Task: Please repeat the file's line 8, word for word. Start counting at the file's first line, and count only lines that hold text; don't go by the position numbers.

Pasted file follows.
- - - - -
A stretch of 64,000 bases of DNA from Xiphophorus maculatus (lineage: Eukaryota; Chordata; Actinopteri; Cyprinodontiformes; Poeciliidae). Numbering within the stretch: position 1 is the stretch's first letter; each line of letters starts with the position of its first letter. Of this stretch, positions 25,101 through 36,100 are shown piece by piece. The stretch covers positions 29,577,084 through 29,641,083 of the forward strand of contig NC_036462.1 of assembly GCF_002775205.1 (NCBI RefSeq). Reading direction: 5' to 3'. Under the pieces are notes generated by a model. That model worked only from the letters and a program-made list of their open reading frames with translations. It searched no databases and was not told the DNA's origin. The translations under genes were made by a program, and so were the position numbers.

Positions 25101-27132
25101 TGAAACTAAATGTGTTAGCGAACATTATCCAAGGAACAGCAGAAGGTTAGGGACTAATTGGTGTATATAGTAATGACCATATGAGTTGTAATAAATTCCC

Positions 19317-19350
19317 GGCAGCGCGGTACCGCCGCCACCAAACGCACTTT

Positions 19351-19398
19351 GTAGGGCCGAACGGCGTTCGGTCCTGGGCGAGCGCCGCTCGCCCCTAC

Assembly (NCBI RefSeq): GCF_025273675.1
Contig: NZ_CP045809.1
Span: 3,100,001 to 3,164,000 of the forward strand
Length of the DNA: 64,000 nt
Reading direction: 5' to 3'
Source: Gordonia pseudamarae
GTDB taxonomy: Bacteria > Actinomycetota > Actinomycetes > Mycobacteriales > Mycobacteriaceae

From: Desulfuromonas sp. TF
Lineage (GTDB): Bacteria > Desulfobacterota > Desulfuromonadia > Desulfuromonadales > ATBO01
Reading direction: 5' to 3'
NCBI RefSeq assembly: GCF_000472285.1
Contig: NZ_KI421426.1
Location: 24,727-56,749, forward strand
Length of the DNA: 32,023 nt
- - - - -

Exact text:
Assembly (NCBI RefSeq): GCF_025273675.1